It took several centuries for Yayoi Japan to show the first signs of social stratification, as reflected especially in cemeteries. After about 100 b.c., separate parts of cemeteries were set aside for the graves of what was evidently an emerging elite class, marked by luxury goods imported from China, such as beautiful jade objects and bronze mirrors. As the Yayoi population explosion continued, and as all the best swamps or irrigable plains suitable for wet rice agriculture began to fill up, the archeological evidence suggests that war became more and more frequent: that evidence includes mass production of arrowheads, defensive moats surrounding villages, and buried skeletons pierced by projectile points. These hallmarks of war in Yayoi Japan corroborate the earliest accounts of Japan in Chinese chronicles, which describe the land of Wa and its hundred little political units fighting one another.
In the period from a.d. 300 to 700, both archeological excavations and frustratingly ambiguous accounts in later chronicles let us glimpse dimly the emergence of a politically unified Japan. Before a.d. 300, elite tombs were small and exhibited a regional diversity of styles. Beginning around a.d. 300, increasingly enormous earth-mound tombs called kofun, in the shape of keyholes, were constructed throughout the former Yayoi area from Kyushu to North Honshu. Kofun are up to 1,500 feet long and more than 100 feet high, making them possibly the largest earth-mound tombs in the world. The prodigious amount of labor required to build them and the uniformity of their style across Japan imply powerful rulers who commanded a huge, politically unified labor force. Those kofun that have been excavated contain lavish burial goods, but excavation of the largest ones is still forbidden because they are believed to contain the ancestors of the Japanese imperial line. The visible evidence of political centralization that the kofun provide reinforces the accounts of kofun-era Japanese emperors written down much later in Japanese and Korean chronicles. Massive Korean influences on Japan during the kofun era—whether through the Korean conquest of Japan (the Korean view) or the Japanese conquest of Korea (the Japanese view)—were responsible for transmitting Buddhism, writing, horseback riding, and new ceramic and metallurgical techniques to Japan from the Asian mainland.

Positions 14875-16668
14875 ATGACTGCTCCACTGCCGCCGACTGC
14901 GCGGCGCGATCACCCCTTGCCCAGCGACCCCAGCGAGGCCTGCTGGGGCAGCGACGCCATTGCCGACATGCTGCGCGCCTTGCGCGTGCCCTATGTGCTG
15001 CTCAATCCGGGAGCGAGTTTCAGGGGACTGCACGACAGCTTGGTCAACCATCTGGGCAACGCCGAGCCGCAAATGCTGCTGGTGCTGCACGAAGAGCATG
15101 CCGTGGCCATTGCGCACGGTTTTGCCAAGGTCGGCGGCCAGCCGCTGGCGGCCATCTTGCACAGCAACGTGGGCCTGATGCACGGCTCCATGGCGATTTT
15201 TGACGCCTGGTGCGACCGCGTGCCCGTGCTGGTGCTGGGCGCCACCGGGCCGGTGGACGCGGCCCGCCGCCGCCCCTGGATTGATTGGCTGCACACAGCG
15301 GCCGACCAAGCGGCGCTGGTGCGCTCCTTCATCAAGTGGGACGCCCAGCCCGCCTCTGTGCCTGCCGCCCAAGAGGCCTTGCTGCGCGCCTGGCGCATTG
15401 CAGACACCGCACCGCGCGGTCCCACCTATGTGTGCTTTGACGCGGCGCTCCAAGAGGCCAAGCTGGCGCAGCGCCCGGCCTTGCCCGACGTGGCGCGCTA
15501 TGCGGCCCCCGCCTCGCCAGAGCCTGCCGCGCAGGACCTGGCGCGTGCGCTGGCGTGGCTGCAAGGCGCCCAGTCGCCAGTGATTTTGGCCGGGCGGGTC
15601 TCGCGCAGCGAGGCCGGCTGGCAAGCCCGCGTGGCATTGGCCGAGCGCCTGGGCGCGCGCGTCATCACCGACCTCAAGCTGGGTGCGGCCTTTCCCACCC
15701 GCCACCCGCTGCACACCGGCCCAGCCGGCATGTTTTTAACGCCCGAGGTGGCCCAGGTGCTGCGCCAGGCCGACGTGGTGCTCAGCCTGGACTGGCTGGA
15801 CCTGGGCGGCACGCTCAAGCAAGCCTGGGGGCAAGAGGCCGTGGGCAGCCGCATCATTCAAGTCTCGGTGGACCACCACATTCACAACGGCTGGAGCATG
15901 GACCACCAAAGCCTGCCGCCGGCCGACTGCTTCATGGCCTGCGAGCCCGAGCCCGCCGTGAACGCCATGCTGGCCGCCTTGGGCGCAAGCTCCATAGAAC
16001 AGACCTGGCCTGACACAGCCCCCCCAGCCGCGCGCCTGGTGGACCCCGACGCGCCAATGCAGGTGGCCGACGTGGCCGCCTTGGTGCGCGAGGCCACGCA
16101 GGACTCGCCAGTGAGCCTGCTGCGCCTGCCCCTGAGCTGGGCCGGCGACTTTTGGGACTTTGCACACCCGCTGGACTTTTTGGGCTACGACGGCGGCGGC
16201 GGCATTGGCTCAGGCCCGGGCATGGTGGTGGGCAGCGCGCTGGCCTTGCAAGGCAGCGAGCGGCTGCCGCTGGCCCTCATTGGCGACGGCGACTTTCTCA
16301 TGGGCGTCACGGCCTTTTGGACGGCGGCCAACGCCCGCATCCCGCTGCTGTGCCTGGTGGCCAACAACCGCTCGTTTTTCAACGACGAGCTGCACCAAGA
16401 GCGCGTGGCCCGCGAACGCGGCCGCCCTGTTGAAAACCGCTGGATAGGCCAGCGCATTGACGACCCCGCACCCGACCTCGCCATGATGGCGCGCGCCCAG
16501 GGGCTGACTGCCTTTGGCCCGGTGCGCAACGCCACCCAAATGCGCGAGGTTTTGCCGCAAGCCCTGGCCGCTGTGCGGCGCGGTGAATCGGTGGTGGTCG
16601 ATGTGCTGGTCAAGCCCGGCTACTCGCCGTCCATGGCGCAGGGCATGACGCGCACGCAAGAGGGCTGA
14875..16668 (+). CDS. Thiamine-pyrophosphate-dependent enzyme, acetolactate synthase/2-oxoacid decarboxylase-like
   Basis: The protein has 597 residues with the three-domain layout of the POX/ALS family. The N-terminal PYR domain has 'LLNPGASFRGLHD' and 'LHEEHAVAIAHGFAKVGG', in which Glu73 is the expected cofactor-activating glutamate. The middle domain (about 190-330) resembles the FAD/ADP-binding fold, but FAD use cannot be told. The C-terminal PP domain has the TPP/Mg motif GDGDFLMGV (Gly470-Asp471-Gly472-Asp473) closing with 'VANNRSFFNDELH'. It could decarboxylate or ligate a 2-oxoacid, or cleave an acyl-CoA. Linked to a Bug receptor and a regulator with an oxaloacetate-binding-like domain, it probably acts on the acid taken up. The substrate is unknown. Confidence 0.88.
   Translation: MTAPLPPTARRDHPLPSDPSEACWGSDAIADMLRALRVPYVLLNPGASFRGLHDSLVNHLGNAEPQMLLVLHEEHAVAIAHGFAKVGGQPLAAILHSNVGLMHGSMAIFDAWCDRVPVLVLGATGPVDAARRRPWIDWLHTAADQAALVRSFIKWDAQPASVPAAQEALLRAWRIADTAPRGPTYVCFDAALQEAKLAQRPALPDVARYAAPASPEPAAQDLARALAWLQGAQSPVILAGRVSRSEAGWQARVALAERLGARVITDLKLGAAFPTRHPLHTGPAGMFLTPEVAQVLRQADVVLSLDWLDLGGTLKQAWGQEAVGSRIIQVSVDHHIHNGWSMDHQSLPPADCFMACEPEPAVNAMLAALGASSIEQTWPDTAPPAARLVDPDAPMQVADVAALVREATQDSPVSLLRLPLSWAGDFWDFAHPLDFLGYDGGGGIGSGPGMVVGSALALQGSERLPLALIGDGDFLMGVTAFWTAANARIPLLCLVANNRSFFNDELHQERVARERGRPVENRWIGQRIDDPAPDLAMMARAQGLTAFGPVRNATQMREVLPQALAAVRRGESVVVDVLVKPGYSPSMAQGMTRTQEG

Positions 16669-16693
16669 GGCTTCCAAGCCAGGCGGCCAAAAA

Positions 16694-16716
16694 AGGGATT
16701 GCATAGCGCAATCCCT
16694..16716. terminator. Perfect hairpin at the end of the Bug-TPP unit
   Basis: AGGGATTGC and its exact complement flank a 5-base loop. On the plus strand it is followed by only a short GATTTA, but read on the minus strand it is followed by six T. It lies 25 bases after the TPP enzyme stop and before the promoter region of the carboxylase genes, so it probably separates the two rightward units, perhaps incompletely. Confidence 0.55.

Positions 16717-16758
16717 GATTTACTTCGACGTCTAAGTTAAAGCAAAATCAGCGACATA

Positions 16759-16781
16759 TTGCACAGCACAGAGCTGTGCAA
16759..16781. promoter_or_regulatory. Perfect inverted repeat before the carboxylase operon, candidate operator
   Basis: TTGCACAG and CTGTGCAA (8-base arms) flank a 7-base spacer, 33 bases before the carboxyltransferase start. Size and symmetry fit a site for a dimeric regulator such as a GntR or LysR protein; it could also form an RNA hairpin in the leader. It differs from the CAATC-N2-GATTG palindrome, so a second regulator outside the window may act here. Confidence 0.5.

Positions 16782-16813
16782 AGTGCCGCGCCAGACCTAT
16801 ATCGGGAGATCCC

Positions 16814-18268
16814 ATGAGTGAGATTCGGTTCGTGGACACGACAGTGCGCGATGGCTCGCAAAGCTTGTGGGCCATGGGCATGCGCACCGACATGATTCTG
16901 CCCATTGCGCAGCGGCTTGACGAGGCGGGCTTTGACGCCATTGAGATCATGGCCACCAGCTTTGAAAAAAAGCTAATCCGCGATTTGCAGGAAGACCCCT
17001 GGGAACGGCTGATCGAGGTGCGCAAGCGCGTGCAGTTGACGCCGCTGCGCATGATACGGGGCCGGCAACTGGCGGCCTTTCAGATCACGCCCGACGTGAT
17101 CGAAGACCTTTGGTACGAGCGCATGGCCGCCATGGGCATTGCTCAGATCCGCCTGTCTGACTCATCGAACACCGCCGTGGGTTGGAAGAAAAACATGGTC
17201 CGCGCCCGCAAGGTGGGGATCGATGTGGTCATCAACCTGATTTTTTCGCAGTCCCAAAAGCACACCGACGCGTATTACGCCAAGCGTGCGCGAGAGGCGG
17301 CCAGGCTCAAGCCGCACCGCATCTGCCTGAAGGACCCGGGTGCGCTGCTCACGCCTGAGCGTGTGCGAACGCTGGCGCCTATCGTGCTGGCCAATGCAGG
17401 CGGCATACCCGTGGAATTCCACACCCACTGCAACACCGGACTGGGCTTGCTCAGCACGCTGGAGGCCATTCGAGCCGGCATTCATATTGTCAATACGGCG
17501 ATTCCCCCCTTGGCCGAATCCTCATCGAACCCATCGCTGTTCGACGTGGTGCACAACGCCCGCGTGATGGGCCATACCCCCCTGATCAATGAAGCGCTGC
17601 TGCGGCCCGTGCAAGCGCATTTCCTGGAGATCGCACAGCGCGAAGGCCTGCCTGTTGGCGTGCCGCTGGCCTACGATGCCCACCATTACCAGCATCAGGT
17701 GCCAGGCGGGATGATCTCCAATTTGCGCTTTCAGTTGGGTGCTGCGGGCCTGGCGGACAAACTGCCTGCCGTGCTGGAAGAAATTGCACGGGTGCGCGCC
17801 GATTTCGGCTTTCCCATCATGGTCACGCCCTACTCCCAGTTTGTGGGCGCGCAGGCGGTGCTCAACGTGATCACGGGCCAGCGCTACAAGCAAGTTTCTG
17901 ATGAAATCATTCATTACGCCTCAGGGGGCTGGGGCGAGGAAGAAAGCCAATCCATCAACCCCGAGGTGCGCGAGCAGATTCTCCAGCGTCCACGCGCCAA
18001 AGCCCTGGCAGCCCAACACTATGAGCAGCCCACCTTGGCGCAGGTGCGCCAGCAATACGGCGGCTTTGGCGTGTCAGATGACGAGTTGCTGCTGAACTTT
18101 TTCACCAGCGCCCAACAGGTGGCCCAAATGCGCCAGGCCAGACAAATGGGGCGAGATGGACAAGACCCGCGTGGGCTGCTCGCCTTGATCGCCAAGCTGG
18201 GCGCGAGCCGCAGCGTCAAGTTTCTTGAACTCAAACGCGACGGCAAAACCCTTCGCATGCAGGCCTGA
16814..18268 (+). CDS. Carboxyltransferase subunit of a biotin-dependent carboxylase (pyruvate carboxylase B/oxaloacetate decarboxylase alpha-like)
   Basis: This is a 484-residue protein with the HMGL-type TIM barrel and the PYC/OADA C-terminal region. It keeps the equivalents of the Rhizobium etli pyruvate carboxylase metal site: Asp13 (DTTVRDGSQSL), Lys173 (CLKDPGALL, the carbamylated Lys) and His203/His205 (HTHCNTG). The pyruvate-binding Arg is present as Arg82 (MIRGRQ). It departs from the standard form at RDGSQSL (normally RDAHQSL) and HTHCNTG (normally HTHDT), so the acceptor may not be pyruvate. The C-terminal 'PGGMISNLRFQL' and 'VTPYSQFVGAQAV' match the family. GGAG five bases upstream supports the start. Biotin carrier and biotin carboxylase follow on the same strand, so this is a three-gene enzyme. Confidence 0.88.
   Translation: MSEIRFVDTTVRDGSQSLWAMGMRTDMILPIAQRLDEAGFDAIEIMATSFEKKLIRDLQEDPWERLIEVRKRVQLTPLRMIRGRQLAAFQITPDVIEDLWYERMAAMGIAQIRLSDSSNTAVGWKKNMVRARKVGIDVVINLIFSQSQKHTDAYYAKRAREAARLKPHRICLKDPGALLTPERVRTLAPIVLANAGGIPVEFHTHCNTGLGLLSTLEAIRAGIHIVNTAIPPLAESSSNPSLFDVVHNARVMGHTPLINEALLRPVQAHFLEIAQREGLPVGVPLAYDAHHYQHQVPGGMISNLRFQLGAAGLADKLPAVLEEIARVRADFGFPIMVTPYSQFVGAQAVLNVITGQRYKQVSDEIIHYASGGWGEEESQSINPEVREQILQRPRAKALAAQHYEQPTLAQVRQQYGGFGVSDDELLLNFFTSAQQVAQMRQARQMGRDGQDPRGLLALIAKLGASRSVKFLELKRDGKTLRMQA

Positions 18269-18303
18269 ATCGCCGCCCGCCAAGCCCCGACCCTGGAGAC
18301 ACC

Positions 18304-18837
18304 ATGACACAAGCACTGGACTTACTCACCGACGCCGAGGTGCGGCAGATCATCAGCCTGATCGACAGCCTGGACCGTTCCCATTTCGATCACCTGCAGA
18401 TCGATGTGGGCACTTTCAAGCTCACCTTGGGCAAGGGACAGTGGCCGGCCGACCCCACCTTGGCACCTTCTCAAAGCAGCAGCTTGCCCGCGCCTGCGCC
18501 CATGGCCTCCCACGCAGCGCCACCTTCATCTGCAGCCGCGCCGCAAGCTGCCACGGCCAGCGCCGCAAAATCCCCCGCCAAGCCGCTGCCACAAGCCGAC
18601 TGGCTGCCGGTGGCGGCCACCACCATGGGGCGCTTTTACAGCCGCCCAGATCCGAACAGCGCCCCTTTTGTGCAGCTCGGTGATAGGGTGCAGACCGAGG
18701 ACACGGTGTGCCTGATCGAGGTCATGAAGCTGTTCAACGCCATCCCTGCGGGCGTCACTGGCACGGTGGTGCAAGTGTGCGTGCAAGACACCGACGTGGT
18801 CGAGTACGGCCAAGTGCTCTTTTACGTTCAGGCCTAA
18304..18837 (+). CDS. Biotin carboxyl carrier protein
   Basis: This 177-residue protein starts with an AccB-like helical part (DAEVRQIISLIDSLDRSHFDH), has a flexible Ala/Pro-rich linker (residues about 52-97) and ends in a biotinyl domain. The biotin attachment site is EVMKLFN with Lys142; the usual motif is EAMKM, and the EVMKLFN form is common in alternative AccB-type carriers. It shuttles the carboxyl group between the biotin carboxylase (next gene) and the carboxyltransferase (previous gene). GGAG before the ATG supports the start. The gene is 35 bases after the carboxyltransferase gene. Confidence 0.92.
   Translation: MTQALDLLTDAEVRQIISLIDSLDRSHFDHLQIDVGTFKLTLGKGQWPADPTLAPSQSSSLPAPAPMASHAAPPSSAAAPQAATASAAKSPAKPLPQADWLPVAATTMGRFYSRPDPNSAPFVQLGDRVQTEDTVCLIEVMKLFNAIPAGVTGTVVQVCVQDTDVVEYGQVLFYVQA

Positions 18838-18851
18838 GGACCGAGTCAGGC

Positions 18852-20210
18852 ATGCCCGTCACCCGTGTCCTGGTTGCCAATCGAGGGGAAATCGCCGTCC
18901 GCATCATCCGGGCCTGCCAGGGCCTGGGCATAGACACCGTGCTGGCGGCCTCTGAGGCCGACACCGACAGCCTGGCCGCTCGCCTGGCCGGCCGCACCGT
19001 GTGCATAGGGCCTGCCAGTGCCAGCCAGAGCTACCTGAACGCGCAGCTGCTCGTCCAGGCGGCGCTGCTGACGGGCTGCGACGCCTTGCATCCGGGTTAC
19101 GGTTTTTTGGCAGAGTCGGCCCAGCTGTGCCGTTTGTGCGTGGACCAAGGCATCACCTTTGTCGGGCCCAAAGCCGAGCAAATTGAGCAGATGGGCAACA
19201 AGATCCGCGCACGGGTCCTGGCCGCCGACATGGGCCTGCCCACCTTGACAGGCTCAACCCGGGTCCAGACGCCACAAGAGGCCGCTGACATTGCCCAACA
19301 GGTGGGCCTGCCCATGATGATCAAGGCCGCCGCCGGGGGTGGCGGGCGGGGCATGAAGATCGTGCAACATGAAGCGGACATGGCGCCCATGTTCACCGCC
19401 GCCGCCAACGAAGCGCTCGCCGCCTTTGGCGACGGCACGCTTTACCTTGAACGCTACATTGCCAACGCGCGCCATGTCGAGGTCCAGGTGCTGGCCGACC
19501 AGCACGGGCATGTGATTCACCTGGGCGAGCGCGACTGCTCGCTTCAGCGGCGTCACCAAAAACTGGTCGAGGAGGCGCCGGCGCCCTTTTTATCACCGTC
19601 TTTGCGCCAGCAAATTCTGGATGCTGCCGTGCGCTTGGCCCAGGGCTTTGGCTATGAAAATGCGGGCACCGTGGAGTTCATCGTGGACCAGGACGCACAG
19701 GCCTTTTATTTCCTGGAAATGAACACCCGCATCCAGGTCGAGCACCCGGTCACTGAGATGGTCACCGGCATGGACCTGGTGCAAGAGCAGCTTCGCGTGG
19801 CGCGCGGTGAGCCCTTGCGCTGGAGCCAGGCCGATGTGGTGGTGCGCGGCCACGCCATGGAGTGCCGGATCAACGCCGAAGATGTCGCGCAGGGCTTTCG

Finally, with the completion of Japan’s first chronicle in a.d. 712, Japan emerged into the full light of history. As of 712, the people inhabiting Japan were at last unquestionably Japanese, and their language (termed Old Japanese) was unquestionably ancestral to modern Japanese. Emperor Akihito, who reigns today, is the eighty-second direct descendant of the emperor under whom that first chronicle of a.d. 712 was written. He is traditionally considered the 125th direct descendant of the legendary first emperor, Jimmu, the great-great-great-grandson of the sun goddess Amaterasu.